Tokyo: Museum celebrates director of everyday life

Photo by Taku Yaginuma / Special to The Yomiuri Shimbun
Equipment that director Yoji Yamada used for filming and editing is displayed at the Yamada Yoji Museum in Katsushika Ward, Tokyo.

The Shibamata Taishakuten temple and its nearby shopping street close to Shibamata Station on the Keisei Line are the backdrop for the movie series, “Otoko wa tsuraiyo” (It’s tough being a man). The area is also home to the Yamada Yoji Museum, which honors Yoji Yamada, a 90-year-old master director of Japanese films that include the “Otoko wa tsuraiyo” series.

A collection of film equipment and other items that Yamada used are on display in the middle of the museum. Today, digital technology is the mainstream in film production, but Yamada continued to shoot using film until the 2010s.

Photo by Taku Yaginuma / Special to The Yomiuri Shimbun
The original model of a statue of Tora-san, the main character of the “Otoko wa tsuraiyo” (It’s tough being a man) movie series

“The equipment is becoming rare,” said Shuichiro Yokoyama, the museum’s general manager.

The museum also displays a timeline for the filmography of the prolific director, who joined Shochiku Co. in 1954 and made his directorial debut in 1961. He launched the “Otoko wa tsuraiyo” series in 1969.

His signature films also include “Where Spring Comes Late” in 1970, “The Yellow Handkerchief” in 1977, “A Class to Remember” in 1993 and “The Twilight Samurai” in 2002.

Photo by Taku Yaginuma / Special to The Yomiuri Shimbun
A statue of Yoji Yamada

When Yamada joined the film company, there was a trend dubbed the Shochiku “Nouvelle Vague” (New Wave) and best represented in films such as “Cruel Story of Youth” in 1960, directed by Nagisa Oshima, one of the major film directors of the same generation. However, Yamada was not part of this trend; his focus has been on meticulously depicting everyday people in each period of time.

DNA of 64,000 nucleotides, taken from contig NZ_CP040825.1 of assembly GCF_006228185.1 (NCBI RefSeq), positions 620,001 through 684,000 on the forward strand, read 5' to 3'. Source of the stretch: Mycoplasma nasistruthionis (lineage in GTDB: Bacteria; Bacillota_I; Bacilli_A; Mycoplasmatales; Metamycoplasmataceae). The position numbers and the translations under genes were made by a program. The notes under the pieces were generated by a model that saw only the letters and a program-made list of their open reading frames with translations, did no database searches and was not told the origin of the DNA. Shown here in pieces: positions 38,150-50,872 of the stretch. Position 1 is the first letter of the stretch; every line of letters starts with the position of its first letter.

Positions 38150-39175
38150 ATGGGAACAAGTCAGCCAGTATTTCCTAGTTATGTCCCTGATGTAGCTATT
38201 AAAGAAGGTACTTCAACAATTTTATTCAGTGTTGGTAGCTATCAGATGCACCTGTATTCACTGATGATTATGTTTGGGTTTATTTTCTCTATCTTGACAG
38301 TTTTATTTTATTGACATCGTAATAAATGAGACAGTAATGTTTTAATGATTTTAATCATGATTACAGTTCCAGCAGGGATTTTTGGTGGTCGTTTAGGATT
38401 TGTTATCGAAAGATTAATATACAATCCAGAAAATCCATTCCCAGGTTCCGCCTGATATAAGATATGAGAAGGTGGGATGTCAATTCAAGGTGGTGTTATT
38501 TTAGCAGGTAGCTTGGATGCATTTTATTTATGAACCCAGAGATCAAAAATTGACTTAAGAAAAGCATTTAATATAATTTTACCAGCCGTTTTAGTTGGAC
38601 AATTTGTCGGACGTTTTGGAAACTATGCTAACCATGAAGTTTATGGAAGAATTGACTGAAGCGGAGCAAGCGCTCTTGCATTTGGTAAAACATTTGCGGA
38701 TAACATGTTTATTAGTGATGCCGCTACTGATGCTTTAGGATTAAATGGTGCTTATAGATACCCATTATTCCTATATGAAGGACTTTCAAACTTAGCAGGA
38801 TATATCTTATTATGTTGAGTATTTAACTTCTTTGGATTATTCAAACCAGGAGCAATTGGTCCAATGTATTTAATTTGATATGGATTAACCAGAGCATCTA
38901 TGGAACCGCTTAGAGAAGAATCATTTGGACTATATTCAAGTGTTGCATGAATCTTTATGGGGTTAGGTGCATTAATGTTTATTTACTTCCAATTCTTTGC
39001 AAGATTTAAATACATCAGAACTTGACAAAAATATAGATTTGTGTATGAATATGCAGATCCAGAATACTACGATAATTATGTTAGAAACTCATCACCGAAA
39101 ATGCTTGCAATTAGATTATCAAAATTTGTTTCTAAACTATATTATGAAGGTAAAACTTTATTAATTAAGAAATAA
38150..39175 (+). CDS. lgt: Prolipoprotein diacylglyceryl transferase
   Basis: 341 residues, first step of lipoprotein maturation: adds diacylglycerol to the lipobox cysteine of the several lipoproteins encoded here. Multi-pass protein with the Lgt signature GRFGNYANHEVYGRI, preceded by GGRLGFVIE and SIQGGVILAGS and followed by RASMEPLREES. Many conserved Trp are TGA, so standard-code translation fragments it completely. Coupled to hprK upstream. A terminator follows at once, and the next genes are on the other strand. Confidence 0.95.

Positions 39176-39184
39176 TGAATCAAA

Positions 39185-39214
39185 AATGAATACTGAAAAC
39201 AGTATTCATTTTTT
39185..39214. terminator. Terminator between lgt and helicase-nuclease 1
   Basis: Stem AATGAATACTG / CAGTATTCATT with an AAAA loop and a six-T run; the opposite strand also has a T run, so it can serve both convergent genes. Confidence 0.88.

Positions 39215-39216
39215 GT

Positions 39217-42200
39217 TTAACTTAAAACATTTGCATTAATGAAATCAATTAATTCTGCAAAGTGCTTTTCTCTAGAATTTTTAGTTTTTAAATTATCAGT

There would appear to be a connection between the director’s trend of depicting everyday people to his childhood memories. Yamada watched “Roadside Stone” directed by Tomotaka Tasaka together with his family’s housemaid in his early elementary school days when he lived in Manchuria, currently northeast China, due to his father’s job. Perhaps because she saw the fate of the main character and her own situation overlap, the maid started crying out loud. It left a strong impression on Yamada.

Photo by Taku Yaginuma / Special to The Yomiuri Shimbun
In a section that resembles a movie theater, visitors can view trailers for all of Yamada’s films.

“This experience may be the origin of his consistent style,” said a Shochiku employee in charge.

Exhibits in the museum are organized into various themes that range from his debut production to education and the Great East Japan Earthquake. Quotes from Yamada are also on display. Among them, Yamada said about his works, “I can say the protagonists are always people who are on the margins of society.”

The Yomiuri Shimbun

Yamada has drawn his attention to those who are on the margins of society and their daily lives, and viewers can feel the warmth through his films.

Yamada Yoji Museum: 6-22-19, Shibamata, Katsushika Ward, Tokyo